The Ryder Cup challenge
THE RECENT Ryder Cup, which drew so much interest from golfers and non-golfers alike because of the unbelievable comeback of the Europeans, did not come as a complete surprise to me.
Europe was down 6-10 going into the last day. This required four out of 12 wins for the United States to bring the Ryder Cup home. One would ordinarily think that this was not too difficult a feat for such a team, given that its members were playing on home soil.
Yet it turned out that it was.
The Europeans have a monopoly on the world rankings. Four out of the world’s top five players, with the exception of third-ranked Tiger Woods, all come from Europe. This also is of no surprise to me. Allow me to share in this piece the reasons why.
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I’m blessed with the experience of having played competitive golf in European soil during my heyday in such tournaments as the Italian, French, German, Spanish, Portuguese and British Amateur Opens. The playing conditions alone are extremely difficult, not to mention the field you are competing against.
You are forced to adjust to extreme weather conditions that can easily shift in a span of minutes. A certain kind of mental toughness and determination take root in your heart, just so you can finish your round in one piece.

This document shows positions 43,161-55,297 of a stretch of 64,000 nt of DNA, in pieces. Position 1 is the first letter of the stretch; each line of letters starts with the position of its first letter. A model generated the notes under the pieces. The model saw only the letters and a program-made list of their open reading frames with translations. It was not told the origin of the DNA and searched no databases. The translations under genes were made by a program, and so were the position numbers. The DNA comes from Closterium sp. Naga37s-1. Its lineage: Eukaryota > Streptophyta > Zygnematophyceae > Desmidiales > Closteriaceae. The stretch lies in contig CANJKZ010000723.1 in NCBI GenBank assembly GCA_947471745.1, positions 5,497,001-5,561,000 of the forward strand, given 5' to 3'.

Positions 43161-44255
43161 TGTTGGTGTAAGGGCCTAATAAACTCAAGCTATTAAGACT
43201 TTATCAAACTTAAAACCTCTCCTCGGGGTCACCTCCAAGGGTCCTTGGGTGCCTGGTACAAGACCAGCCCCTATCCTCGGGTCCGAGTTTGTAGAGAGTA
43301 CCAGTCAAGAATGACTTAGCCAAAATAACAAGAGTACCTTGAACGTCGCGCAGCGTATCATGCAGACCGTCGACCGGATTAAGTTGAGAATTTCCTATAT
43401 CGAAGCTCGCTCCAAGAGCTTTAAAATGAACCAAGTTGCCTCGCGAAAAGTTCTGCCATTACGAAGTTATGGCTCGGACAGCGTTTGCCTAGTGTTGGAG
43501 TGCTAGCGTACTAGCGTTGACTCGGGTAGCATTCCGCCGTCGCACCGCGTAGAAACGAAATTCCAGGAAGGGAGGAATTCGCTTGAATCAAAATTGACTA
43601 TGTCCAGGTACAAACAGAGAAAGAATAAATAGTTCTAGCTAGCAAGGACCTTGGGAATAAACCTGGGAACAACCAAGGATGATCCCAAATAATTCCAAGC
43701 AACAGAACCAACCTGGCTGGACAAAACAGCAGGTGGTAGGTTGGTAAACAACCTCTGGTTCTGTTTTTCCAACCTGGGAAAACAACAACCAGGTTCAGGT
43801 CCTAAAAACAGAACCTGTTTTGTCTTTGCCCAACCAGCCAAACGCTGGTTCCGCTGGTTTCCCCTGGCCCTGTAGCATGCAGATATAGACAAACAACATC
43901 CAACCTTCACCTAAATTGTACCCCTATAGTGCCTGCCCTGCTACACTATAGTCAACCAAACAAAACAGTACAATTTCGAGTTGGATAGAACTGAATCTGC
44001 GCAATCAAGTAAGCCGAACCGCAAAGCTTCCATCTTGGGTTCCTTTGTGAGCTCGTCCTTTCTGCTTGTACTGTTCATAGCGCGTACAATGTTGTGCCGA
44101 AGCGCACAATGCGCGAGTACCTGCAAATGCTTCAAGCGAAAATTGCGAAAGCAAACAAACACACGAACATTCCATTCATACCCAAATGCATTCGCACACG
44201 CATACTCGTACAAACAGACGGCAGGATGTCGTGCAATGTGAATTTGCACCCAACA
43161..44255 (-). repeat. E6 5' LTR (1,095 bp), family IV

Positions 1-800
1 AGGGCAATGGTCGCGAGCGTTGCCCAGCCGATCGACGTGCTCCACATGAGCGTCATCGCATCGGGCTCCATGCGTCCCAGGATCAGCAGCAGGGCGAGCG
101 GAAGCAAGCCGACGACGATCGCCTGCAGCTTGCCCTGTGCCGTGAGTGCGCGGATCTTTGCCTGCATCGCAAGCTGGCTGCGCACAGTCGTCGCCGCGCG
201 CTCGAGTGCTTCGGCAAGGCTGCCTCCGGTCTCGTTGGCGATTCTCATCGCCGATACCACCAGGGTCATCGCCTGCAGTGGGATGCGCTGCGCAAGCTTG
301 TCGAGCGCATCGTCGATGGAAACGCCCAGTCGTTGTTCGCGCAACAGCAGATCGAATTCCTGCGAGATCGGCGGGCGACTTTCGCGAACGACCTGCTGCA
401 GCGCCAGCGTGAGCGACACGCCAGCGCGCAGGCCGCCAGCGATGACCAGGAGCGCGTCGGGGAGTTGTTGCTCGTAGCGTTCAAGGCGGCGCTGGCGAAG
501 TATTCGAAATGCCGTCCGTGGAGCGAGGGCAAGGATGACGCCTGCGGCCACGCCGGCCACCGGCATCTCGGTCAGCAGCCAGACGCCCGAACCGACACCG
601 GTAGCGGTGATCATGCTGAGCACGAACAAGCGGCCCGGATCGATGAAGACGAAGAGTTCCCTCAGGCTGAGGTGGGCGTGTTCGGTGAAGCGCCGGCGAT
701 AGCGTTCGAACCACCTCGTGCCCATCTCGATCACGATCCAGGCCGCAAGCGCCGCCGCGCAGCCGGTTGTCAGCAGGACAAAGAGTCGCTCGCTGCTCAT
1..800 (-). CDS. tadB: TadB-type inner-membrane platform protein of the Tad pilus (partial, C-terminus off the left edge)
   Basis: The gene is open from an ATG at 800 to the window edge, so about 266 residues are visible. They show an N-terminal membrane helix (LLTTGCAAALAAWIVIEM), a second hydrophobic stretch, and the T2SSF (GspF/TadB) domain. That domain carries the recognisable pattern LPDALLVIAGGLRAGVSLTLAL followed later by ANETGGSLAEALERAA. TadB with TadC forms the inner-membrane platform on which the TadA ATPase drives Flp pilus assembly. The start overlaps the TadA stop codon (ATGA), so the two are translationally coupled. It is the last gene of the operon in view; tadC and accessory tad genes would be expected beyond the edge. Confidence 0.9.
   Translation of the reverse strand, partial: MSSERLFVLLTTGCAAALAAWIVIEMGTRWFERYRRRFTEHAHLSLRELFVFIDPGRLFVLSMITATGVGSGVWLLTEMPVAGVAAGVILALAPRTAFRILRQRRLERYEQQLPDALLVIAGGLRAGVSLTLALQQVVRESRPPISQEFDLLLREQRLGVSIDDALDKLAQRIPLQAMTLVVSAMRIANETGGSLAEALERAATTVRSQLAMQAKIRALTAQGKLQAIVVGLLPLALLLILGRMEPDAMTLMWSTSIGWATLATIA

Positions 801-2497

If your basic fundamentals in golf are not in place—grip, stance, alignment and swing—you will fall apart under the extreme pressure.
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Two players who won majors this year are from the United States, namely Bubba Watson and Webb Simpson. They played in the recent Ryder Cup. They both defy the logic of golf in terms of fundamentals.
Though the two have succeeded in joining the elite, in my opinion they will be more susceptible to breaking down when faced with extreme pressure. And nothing can compare to the pressure of playing for your country and your team.
The Europeans who played in this year’s Ryder Cup possess their own individual swings and styles but their basics are sound and fall within the acceptable range.
I feel that this is something we can all learn from in developing our golfers.
We must give them the proper basics and expose them to the different playing conditions.
This will give them the tools to be able to have a fighting chance when they come under extreme pressure. This will also enable our players to relish every moment out there while competing against the playing field and against themselves in tough, windy conditions.
And we must not leave education out of the equation. I feel that it complements the making of the complete golfer.
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